photo m. bartel © 2002
This is a zone system assignment for Art 315 or Art 255. Students in Comm/Art255 may elect to do the Still Life zone system assignment in place of this assignment. One zone system assignment is required in Art/Comm 255, Bartel section. 
This assignment is NOT written for color film.
Art 315: Photography students are encouraged to review this assignment and continue their study of the zone system.

photo m. bartel © 2002


Landscape can mean many things. The definition goes beyond the "grand view" with great vistas. Land forms, vegetation, utility lines, cloud forms, intimate views, water, rocks, buildings with character, trees, root forms, and aerial views are but a few examples of subjects within the landscape genre.


You may print this assignment in the darkroom or using a laser printer. Print and mount for exhibition fully enhanced and retouched. Make at least one final print. Save zone system records of metering and processing. Also turn in negs, trial prints, enhancement records, printing records, and so on.


You may wish to study the work of Ansel Adams, Edward Weston and other photographers and painters who have made us appreciate views we travel to see. Use the library and books in room 22. Please do not take books out of the Visual Arts building and please return them to the shelf as soon as you have finished with them.


Whether you elect to stay near campus or find a more rural setting, try to define for yourself the visual qualities that attract you to the setting. Use a whole film with the intention of finding the best way to communicate the special feeling that attracts you to the setting.

Look for both the most intimate detail and the largest view that your viewfinder can encompass without including distractions. Remember to try various camera angles and heights. If possible, try several lens focal lengths, to see which rendition seems most effective. See London/Upton, Chapter 14 on composition and/or Langford's coverage of photographic composition to see if you have overlooked some ideas to help your photo sing.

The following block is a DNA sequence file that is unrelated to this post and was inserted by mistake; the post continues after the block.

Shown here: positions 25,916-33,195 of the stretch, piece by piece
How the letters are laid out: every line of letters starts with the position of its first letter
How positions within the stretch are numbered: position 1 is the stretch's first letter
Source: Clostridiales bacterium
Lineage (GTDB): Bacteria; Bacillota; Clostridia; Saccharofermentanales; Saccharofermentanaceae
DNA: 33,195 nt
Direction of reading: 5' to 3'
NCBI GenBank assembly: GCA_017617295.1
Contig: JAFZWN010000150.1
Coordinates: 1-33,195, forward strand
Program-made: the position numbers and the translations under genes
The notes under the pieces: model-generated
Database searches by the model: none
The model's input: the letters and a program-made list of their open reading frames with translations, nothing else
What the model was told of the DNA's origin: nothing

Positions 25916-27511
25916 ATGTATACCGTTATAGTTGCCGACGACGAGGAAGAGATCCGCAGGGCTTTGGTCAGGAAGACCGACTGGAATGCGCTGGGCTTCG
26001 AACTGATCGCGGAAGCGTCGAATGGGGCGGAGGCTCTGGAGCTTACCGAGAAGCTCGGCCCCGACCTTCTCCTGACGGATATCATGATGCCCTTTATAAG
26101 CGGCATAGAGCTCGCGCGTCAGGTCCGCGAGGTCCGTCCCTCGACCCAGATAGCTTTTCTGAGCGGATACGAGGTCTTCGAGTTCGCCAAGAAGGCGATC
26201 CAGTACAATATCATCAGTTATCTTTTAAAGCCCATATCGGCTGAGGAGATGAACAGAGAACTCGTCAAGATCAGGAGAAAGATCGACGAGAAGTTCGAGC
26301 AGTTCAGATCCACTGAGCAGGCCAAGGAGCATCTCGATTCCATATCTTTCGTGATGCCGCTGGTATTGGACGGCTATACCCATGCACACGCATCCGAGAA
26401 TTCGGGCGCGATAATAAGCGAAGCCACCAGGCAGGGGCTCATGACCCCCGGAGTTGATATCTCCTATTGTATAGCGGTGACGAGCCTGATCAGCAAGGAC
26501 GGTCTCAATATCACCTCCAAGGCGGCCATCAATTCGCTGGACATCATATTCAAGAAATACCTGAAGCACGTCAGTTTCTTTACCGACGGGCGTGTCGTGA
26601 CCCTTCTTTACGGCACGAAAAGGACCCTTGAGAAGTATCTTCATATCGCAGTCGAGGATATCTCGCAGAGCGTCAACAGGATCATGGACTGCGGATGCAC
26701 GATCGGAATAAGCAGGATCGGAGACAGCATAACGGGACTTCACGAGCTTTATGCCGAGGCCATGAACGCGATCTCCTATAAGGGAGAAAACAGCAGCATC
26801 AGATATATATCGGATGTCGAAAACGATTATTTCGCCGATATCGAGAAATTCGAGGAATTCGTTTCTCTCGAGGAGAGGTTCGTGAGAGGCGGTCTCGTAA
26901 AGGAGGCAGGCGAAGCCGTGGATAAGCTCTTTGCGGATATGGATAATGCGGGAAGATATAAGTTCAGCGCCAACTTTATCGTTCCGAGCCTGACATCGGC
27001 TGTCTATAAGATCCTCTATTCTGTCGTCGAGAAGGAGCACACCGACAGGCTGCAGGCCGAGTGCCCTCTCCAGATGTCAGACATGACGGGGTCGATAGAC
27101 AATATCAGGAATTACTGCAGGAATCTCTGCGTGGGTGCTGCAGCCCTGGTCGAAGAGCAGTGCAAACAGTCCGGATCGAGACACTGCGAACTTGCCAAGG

If you include buildings, select a time of day and camera angle to bring out the form. Including both a sunny and shady surface generally does this. Avoid heavily overcast days as they produce flat lighting and buildings lack dimensional quality. Buildings may look best from an angle, which emphasizes the front while including one side. Face buildings into the composition.

Because of their orientation some buildings will require morning light, while others will require evening light. Early morning and late evening are unique and often very beautiful. It may be the only time to get good light on a north facing building. A north facing building with a good east side would be photographed from the northeast in the evening. A north facing building with a good west side would be photographed from the northwest in the early morning.

Light rooftops often blend in with light sky. If possible, try again at a different time of day or when the sky is different. Also see "filters" below.

Animals, birds, and so on may need to be placed against contrasting tones. Face them into the composition. If there are directional forces in your composition, allow some balancing pace so the eye isn't led off the picture.